[Insert Table 1. Membrane partition coefficients in cardiac model membranes at aring cholesterol to phospholipid (C:L) mole rations Must get permission from Herbette]


Washout Kinetics
Lercanidipine remains in the membrane compartment for a long period, also reflecting its longer duration of action. Herbette and colleagues(3) studied Lercanidipine’s washout rates to measure the ability of the drug’s membrane-transport kinetic capability, and reported that lercanidipine’s washout rate was 40%–80% slower than that of lacidipine, which has the slowest rate measured to date. This slow washout rate signifies that the partitioned lercanidipine resides in the membrane bilayer for a longer period than lacidipine, and thus all other calcium antagonists.

Cholesterol Tolerance
It has been hypothesized that the particular lipophilic property of a slow washout rate combined with a high partition coefficient explains, at least in part, a high tolerance to membrane cholesterol.(3) The level of cholesterol within calcium channels appears to affect the binding of calcium antagonist to cell membranes. The presence of increasing amounts of cholesterol in cell membranes decreases the concentration of calcium antagonists within the bilayer compartment. The concentration of nimodipine, for example, is decreased 11-fold when membrane cholesterol increased from 0:1 to 0.6:1 cholesterol: phospholipid molar ratio. The concentration of lacidipine, the second most lipophilic of the calcium antagonists following lercanidipine, appears also to be dependent on the cholesterol level in target membranes, which can vary widely in cardiac and vascular tissues, especially with progressive atherosclerosis. Thus, lercanidipine, with its dual lipophilic properties of high partition coefficient and slow washout rate, may exhibit reduced sensitivity to changes in membrane cholesterol levels.(6,3)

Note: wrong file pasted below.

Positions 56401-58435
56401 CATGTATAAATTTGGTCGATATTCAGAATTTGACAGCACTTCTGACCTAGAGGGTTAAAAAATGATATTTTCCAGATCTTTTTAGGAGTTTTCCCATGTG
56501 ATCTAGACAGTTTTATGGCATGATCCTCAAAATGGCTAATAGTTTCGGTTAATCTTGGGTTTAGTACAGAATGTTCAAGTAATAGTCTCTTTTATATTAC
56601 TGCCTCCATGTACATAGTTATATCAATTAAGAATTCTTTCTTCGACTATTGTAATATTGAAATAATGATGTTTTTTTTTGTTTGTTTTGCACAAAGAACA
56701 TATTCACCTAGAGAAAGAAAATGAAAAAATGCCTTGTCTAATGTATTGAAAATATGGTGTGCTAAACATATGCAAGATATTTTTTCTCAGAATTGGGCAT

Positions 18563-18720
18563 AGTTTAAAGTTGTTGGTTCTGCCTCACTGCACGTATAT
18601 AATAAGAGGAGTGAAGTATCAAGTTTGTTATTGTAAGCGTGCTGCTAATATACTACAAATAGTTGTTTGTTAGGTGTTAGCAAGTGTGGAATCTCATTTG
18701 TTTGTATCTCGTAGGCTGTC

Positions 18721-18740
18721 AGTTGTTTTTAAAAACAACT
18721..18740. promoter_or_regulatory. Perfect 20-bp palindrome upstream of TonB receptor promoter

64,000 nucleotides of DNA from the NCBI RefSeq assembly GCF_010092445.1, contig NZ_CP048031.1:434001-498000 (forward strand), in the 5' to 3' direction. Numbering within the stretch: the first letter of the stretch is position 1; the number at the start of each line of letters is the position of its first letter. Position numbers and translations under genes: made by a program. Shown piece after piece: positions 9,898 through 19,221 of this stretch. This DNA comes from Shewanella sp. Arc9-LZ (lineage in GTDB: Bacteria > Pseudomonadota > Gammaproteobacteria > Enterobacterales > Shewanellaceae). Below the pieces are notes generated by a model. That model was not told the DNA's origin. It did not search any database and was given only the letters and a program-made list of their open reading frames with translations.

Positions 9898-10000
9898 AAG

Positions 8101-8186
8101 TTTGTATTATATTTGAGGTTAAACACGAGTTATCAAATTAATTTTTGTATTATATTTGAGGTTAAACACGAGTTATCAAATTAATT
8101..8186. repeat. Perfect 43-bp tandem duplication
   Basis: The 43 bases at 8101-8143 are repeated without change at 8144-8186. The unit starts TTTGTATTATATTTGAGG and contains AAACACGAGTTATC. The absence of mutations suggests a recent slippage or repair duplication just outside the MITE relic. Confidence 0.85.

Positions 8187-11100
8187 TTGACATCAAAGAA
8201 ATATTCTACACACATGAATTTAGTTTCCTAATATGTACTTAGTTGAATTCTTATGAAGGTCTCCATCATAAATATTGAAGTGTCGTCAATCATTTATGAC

Onset of Action
Lercanidipine has a gradual onset of action with plasma concentration reaching peak levels at about 3 hours.(10) This phenomenon is due to the drug’s inherent physicochemical properties, rather than on a slow release devise, as is the case with previous generations of calcium antagonists. When given orally, lercanidipine appears to have a longer hepatic transfer time before reaching peak plasma levels, than other calcium antagonists with the exception of amlodipine. First-generation calcium antagonists demonstrated a rapid onset of vasodilator antihypertensive action, leading to sympathetic activation and reflex tachycardia, thus these agents are no longer used clinically. Nimodipine, nitrendipine, and nifedipine rapidly reached peak plasma concentration in less than 2 hours and peak activity with respect to smooth-muscle cell relaxation and vasodilation with a similar time course. (3) Additionally, these early drugs had very rapid equilibration times (Kpmem = 3), rapid washout rates, and easy transport across membranes. The combination of a short plasma half-life and a rapid onset of action can produce elevated side-effects, including headaches, nausea, ankle edema and flushing. Lercanidipine, with its relatively short plasma half-life, gradual onset of action and long duration of action may be indicative of its good safety profile.